Will Carune Full-Time College Student, IU Age 20 Will just finished pledging at ATO, and now has lots of time to party and study when he gets to it. He would rather be at the gym than class, or out running around campus checking out the girls while getting exercise. He’s a health nut, and actually worked at GNC in high school and last summer break. He is very detailed with his workouts and exercise routines, unlike his course work. Tracking progress, adding more weight, and more distance is very important to him. When he does go to class, he usually plays solitaire on his PDA, which he doesn’t really use for scheduling. He also has an Ipod, and will surely buy the next “trendy” electronic device.

Phil Goetz Business Consultant, A.G. Edwards Age 29 Mr. Goetz has slowly been moving up the ladder with his company, now a senior consultant specializing in business process. He travels 50-75% of the time, and is in a different city every day. He is yet to settle down and get married, so he loves to travel and experience new places. Most clients love him, and his work is always top notch with superb results. He usually goes out to lunch with clients to places he’s never heard of that are unique to the city that the client is located in. He usually just gets a cab and gives the cabbie the address of the hotel that his company’s travel agent has sent him. He never really feels lost with the aid of mapquest and entertainment sites that he searches for on the internet. When walking around the city, it’s usually his only time to relax so he doesn’t like to look at his PDA or phone when walking around. Josh Holdren Student Vice President, IUSF Indiana University Age 21 Josh is in his third year at Indiana University. He is an honor student and holds the Vice President position of the Indiana University Student Foundation. During his small amount of free time Josh is on a team of cyclists training for the Little 500. He has found that his teammates have stepped up their level of training and he needs to catch up. Since Josh does not have as much spare time as the others he must find an efficient route for his training.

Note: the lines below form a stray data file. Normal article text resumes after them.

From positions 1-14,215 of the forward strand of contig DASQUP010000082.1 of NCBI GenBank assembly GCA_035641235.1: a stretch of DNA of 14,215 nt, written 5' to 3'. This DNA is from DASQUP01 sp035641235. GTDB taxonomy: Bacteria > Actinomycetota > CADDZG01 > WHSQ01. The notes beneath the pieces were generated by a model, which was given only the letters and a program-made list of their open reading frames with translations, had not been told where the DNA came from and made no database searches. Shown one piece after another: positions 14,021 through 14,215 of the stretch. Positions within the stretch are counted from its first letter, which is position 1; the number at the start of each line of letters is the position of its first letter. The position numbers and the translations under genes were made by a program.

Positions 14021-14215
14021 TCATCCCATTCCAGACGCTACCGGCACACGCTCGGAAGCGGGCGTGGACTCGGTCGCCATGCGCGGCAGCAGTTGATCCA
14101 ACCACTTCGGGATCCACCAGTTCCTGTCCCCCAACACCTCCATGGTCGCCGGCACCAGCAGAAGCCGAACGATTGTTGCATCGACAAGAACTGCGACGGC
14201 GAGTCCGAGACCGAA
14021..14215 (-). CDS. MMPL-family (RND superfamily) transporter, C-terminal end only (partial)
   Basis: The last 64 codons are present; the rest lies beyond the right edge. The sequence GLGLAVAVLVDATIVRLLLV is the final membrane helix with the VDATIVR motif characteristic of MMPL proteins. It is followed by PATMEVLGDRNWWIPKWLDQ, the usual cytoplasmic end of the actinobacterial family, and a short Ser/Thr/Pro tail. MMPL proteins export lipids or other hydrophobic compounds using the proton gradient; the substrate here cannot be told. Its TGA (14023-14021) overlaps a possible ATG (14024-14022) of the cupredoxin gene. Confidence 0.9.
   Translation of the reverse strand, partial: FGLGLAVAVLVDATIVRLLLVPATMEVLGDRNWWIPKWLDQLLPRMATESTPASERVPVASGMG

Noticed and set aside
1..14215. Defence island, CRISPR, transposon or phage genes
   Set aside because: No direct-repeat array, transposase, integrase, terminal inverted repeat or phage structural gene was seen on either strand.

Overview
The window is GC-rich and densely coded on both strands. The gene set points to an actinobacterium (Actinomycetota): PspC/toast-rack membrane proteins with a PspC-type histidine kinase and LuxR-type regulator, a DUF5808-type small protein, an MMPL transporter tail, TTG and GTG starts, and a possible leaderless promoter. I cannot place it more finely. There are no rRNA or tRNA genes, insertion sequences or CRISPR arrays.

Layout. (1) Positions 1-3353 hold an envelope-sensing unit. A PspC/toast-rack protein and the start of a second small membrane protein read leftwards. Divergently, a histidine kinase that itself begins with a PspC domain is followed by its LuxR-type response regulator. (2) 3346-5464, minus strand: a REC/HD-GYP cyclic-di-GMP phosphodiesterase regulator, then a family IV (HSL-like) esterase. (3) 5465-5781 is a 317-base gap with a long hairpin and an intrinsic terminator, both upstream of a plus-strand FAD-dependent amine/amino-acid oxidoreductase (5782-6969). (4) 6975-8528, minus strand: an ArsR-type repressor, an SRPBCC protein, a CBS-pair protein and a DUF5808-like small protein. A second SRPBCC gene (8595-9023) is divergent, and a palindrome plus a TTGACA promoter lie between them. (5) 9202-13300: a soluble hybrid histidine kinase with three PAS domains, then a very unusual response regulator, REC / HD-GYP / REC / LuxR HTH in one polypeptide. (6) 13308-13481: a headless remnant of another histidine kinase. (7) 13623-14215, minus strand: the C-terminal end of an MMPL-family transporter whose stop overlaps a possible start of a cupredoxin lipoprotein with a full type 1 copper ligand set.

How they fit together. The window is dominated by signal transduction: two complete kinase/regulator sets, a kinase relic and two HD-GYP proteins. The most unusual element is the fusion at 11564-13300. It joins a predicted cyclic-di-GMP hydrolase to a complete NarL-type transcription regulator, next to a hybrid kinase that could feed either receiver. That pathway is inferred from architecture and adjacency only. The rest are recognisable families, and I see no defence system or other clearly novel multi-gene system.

Usability Test Report